My Muse

My Muse, please be obedient to God,
Fear no persecution, seek no crown,
Treat with indifference both slender and acceptance nod,
And never argue with a clown.

A. Pushkin

(translated by Albert Glozman)


How to Lose at Chess. Part 2

Greetings, chess enthusiasts, both adept and inept! We continue our adventure on the road to failure. Today we are moving on to

Rule 5. Let your pieces go!

You need to remember that chessmen are not people. They are vermin that has no right to walk the chessboard. They are the reason that keeps you away from your armchair in front of a big screen TV. No mercy! It normally takes to let go of a few useless pawns and may be a knight without proper compensation to ruin your chances for success. Salute! You have done it again.

Rule 6. “By failing to prepare, you are preparing to fail.” ― Benjamin Franklin!

The dude from the painting knew what he was talking about. The preparation is for suckers who want to achieve something. We, on contrary, need not spend hours and hours of hard work learning openings and preparing for new adversary. Come to the game with clean hair and empty brain. Play Pork Chop OpeningWhen your opponent announces in a few moves “Well done!”, do take it as a compliment.

Rule 7. Time is on your side!

Do you remember the times when the game of chess for 16 hours without an end? If you do, you must be really old. Welcome to the modern time of fast shoes. You have got your timelines and stay focused… Well, in our case unfocused. Daydreaming is essential. Let your mind wander. Think of a beach, palm trees, seagulls and a glass of something cold and delightful in your hand… “Sir, your time is up!” Well, that was time well spent. Now your way is open for new and exciting failures.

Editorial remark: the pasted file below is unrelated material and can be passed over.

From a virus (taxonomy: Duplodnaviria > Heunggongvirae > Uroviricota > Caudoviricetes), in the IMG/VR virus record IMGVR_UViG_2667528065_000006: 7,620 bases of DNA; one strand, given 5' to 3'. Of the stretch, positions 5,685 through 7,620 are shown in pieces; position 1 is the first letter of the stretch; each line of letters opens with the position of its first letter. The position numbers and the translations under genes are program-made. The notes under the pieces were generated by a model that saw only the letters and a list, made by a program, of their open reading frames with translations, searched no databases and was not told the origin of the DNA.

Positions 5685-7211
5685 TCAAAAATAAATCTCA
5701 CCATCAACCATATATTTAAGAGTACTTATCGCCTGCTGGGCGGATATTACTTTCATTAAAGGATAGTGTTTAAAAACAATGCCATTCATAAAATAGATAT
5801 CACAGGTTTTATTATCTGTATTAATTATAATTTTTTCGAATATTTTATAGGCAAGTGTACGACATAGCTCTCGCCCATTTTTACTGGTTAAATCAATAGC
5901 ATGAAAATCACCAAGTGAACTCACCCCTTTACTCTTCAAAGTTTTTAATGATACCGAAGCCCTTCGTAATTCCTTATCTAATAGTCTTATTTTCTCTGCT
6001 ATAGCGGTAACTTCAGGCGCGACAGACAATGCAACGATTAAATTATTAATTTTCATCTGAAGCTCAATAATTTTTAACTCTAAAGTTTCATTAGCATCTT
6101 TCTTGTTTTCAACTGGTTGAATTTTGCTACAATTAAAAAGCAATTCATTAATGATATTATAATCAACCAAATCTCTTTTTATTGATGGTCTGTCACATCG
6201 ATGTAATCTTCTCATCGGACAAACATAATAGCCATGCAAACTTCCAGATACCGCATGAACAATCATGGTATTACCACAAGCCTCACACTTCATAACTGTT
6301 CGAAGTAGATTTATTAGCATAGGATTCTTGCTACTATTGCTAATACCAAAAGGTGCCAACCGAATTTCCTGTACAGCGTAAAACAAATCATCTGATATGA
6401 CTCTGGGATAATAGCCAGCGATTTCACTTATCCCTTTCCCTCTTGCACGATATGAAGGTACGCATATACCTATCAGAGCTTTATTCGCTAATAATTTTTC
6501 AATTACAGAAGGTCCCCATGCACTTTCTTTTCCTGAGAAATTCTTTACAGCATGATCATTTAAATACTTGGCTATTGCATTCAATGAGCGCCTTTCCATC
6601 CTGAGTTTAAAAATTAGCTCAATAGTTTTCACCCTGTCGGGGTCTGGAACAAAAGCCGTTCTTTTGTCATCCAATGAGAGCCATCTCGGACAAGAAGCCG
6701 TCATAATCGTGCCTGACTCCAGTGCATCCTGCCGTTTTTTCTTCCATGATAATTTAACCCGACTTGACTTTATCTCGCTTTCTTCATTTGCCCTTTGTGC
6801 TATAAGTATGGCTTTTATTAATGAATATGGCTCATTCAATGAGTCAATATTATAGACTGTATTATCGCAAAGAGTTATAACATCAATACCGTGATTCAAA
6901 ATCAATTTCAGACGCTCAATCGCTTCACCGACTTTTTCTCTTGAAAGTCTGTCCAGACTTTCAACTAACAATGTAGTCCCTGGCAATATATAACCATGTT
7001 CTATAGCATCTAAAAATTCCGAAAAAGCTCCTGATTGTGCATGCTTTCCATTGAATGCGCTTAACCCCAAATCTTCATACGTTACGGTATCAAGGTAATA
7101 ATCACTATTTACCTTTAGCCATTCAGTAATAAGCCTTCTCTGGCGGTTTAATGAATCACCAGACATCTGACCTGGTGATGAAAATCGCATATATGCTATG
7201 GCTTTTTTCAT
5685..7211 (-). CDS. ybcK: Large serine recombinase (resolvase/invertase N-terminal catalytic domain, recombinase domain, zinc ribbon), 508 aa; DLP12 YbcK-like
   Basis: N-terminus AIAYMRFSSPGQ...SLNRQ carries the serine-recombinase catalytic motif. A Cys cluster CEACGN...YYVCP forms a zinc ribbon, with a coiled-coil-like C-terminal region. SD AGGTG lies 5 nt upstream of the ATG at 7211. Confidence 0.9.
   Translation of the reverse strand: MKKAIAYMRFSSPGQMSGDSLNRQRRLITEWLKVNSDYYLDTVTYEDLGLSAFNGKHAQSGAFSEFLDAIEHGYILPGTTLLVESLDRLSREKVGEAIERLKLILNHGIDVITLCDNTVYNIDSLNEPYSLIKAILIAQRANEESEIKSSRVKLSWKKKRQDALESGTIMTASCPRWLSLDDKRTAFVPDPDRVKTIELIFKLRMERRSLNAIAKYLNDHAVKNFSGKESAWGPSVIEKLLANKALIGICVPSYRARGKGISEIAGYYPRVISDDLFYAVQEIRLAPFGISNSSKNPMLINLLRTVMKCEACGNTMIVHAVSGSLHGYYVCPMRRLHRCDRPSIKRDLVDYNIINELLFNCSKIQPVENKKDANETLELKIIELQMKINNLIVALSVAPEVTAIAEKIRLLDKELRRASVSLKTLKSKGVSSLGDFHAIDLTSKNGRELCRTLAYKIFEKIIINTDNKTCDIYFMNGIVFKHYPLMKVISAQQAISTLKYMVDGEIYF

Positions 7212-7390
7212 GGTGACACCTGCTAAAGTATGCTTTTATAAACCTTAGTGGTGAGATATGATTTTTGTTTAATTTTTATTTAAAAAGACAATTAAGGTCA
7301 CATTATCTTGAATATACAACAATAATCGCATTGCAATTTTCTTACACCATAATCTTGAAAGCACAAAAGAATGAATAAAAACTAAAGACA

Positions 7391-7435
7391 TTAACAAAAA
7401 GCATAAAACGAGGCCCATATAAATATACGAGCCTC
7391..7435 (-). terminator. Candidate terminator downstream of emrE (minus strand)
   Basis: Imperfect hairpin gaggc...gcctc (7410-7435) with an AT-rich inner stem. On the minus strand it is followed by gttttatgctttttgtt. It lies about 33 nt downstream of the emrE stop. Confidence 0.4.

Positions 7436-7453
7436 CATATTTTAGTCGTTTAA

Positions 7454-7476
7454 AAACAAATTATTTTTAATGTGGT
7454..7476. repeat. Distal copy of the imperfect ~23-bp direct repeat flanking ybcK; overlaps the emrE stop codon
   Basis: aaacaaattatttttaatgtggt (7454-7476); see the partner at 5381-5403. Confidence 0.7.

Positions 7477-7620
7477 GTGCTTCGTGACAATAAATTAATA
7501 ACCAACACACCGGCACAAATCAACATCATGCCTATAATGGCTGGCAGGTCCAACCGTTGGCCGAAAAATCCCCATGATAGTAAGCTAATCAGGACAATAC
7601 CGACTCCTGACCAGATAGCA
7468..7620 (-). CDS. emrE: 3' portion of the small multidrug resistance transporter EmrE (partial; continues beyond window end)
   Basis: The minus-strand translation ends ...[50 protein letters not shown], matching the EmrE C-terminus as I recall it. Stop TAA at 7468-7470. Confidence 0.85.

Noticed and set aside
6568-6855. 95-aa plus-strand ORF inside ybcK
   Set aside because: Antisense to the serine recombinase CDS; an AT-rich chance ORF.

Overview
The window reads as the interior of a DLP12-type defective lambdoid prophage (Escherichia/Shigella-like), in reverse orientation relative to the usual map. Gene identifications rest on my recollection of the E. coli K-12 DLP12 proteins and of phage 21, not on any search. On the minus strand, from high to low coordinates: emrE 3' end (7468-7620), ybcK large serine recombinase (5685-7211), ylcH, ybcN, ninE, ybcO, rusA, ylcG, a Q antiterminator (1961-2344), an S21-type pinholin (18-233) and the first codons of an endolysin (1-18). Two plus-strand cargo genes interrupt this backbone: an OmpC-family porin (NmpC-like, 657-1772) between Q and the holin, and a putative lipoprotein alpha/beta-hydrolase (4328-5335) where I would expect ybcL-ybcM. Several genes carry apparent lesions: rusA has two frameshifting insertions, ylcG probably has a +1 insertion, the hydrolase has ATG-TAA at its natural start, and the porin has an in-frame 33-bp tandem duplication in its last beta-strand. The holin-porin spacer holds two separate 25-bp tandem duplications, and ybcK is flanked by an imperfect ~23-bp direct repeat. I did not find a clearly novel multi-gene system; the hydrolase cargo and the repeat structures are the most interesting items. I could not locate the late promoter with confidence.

See you soon for new Rules.

How to Lose at Chess

Do you play Chess? No?! No worries! You are already half-way there, as today I will be talking about how to lose at Chess!

Rule 1. Never learn rules!

This is true and tried. All you need to do is show up. Not showing up works just as well but is much less fun. Just imaging, sitting down at the board, enthusiastically greeting your opponent and asking him if he could advice you how the horsey thing moves. Be careful, however not to get into heated conversation with your opponent about pawns being able to take backwards as later may go into cardiac arrest and you will win by default. Otherwise, that is the easy road to failure, as even your slightest advances will be crashed almost instantaneously.

Rule 2. Pieces Development

If you were unfortunate to learn how to play, you cannot fake it. So, there are other ways. Do rely on moving your most senior pieces out early, while keeping knights and bishops well behind. It is important to give your strong and powerful figures full exposure to the all ranks of the enemy lines without necessary support from those who normally do all the leg work (as well as arm work and nifty handy work). Very soon, your chief operating officer (a.k.a. Queen) will succumb to heavy blows, resign off the chessboard, while your untrained undeveloped pieces will watch opposing army march in to your territory, and rip everything apart like after hostile acquisition. Congratulations, you have lost!

Rule 3. Pawn Promotion

If your pawns managed to reach the last rank, the rule require promoting them. It is very unfortunate rule. It would be so much simpler and chipper to keep them as pawns. It would also make them very inefficient on their last rank with nowhere to go and highly demotivated, thus simplifying our task to loose. Oh, well. There are ways around this little problem. Under-promote! Or better yet, mispromote. No one is forcing your hand. Why do you need to make your star excelsior into a queen? Make him a bishop! Let him go through the ranks. Yeah, it does not work this way in chess, but he does not need to know! If it was warranted to turn a pawn into a knight, make it a queen. Throw all the money at it and watch it fail. Then say: ”I gave you all the opportunity!” Then snigger quietly and collect another loss.

Rule 4. Even More Rules

Sure there is more ways to lose at chess. However, this is not a book but a small article. And perhaps, later I will feel that there are more of ways that are clear winners losers. Then I will definitely take the cover off my typewriter and share them with you.

Albert Glozman 1/20/2015